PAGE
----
What causes Ritalin overdose?
Overdosage of this substance happens when the person takes in larger amounts in order to feel greater effects or the intention to feel a specific effect from that certain drug. For this kind of substance, most overdose happens through the intranasal and intravenous intake.
What are the signs of an overdose?
Below are some of the common and evident signs and symptoms for overdosing this medication:
- Increase the level of aggression
- Short rapid breathing
- Panic attacks
How do you treat Ritalin overdose?
Overdosage of this drug is treatable. The following treatments or procedures are recommended:
- The patient must be refrained and protected against self-injury and external situations that might exacerbate his stimuli.
- If needed, the patient’s current stomach content must be flushed out.
- Other options for detoxifying the inside of the patient’s stomach is the ingestion of activated charcoal or cathartic.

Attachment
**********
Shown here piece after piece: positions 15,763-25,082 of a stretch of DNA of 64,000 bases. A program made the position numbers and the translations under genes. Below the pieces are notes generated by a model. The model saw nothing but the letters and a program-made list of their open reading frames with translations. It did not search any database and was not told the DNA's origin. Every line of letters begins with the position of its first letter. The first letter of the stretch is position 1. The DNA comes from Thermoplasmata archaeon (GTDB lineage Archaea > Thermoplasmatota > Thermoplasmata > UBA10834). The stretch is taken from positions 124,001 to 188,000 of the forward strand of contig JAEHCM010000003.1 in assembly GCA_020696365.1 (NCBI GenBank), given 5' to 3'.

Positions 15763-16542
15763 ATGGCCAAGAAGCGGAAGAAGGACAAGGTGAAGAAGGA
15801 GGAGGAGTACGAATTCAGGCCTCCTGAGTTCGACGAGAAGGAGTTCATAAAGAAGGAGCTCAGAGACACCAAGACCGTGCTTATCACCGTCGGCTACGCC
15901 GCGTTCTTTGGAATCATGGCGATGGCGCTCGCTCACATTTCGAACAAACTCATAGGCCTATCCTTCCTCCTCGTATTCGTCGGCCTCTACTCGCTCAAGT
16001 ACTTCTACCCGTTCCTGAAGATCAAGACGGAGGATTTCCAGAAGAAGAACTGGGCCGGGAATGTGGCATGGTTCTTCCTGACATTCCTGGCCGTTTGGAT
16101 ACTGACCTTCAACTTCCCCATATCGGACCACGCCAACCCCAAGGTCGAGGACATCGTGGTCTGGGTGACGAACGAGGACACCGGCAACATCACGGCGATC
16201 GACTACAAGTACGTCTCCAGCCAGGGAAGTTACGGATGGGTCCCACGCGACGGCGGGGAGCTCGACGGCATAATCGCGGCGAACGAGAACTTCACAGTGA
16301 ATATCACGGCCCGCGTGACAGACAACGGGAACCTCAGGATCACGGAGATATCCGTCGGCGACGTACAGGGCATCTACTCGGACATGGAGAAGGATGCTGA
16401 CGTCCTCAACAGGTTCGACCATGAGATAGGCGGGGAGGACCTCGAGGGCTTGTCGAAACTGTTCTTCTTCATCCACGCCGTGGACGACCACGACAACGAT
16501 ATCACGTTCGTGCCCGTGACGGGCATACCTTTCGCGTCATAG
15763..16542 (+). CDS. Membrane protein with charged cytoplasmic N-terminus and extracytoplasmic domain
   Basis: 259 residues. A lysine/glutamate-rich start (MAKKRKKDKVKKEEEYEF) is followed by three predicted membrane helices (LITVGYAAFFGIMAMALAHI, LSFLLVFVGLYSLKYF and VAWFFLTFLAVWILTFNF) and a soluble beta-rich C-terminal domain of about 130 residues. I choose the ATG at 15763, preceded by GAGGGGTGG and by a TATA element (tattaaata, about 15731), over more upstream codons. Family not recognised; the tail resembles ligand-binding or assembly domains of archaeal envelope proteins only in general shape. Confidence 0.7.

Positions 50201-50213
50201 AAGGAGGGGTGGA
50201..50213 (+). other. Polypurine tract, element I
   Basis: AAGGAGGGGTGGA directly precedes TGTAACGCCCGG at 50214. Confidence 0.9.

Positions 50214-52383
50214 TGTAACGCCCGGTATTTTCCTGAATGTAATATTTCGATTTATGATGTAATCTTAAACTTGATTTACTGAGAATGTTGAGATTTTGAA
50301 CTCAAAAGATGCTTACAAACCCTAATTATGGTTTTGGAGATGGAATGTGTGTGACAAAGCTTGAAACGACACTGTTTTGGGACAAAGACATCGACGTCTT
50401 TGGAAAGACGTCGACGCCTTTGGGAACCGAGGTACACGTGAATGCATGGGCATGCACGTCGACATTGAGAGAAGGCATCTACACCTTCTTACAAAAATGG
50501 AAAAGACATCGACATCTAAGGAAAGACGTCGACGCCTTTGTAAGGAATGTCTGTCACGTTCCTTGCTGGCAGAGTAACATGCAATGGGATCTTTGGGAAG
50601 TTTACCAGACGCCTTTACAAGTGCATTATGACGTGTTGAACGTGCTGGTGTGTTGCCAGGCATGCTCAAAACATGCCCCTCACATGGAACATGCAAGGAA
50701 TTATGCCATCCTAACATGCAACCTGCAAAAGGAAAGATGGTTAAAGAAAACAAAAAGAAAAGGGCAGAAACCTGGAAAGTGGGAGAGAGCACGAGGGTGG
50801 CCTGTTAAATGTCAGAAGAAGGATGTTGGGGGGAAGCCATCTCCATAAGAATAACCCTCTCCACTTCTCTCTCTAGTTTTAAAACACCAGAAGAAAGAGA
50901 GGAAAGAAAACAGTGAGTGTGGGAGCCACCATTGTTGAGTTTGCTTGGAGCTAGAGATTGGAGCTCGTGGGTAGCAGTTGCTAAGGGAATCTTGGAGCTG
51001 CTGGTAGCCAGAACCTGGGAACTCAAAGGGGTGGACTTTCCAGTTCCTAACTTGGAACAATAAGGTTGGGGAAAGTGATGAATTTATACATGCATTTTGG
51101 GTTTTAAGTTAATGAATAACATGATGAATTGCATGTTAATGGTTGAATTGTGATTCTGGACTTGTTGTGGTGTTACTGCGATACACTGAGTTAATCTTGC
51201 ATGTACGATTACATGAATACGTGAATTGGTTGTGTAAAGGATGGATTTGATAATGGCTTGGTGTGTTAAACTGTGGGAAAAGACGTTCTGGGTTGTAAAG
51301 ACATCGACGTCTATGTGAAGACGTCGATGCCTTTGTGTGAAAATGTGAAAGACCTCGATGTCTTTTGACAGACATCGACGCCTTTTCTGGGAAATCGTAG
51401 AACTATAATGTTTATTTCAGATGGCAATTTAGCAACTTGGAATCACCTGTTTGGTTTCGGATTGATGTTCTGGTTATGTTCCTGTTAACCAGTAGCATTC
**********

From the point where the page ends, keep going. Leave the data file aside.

- The patient can also undergo peritoneal dialysis or waste removal from the blood.
What are the withdrawal symptoms from Ritalin?
For more awareness, below are the common and observable withdrawal signs and symptoms.
- Brain fog
- Unstable mood
- Panic attacks
- Increase irritability
- Extreme fatigue
How can you treat Ritalin addiction?
Abuse of this prescription drug is treatable. Treatment must be done step-by-step for complete recovery. You can consider the following steps for your treatment process:
- Visit your medical personnel or clinician for a comprehensive guideline in order to recover from drug dependence.
- Reward System: A contingency management plan where sets of rewards will be given to the patients who avoid using this drug.
- Cognitive Behavioral Therapy (CBT): A treatment process seeking to determine the variables causing drug abuse, risk reduction methods, and enhancing coping mechanisms.
- Recovery Group: A community-based plan which allows the patient to meet other victims and have a sharing about their experiences and success.